Skip to main content

Q:  What is causing the growths on my bay tree leaves? 

A:  The red bay psyllid, Trioza magnoliae, was originally called the bay magnolia psyllid (Ashmead 1881) because the host plant from which it was originally described was believed to be the plant that is now known as sweet bay (Magnolia virginiana L.) which is in the family Magnoliaceae. However, there are no known verifiable records of this insect on plant species other than native species of Persea bay trees (Mead 1967) in the family Lauraceae. Most, but not all, species of psyllids are narrowly host specific (Hodkinson 1984), and R. magnoliae is not known to use even other species of Lauraceae besides P. borbonia (redbay tree) and P. palustris (swamp bay) as hosts. Therefore, it is referred to as the red bay psyllid.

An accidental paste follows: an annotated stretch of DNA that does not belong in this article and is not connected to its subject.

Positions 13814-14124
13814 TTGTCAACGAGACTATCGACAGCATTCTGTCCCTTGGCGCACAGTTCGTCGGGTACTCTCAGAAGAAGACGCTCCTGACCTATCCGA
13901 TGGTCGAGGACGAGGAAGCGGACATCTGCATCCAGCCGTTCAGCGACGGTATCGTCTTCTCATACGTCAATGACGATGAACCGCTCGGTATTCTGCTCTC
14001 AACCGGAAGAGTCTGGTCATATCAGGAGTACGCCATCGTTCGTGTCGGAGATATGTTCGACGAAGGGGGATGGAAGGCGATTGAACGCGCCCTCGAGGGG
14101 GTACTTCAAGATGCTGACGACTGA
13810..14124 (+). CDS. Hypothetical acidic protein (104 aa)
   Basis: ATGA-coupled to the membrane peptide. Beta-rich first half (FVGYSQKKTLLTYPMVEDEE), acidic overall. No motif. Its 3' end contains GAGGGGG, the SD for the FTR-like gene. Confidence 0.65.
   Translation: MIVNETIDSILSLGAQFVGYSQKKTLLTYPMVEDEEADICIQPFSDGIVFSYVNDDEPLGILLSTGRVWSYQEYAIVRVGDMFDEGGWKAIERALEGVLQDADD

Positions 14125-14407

Red bay psyllid galls are almost universally present on P. borbonia and P. palustris.  In fact, they are so omnipresent that Nelson (1994) has suggested using the presence of the galls as an “identification clue” to these species of Persea.  The galls cause absolutely no harm and no steps should be taken to cure the tree. Red bay psyllids are not believed to attack avocado, Persea americana Mill, which has also been threatened by the ambrosia beetle.

Persea borbonia, redbay, as well as other southeastern U.S. Lauraceae and some of the organisms dependent on this tree are now threatened by a lethal fungal species living in the exotic red bay ambrosia beetle, Xyleborus glabratus Eichhoff.  It is this beetle which has destroyed thousands of acres of our native red bay species.

This information was provided through the Features Creatures article produced by the UF/IFAS Entomology & Nematology Department:

For more information on the redbay tree check out the University of Florida publication by Dr. Ed Gilman: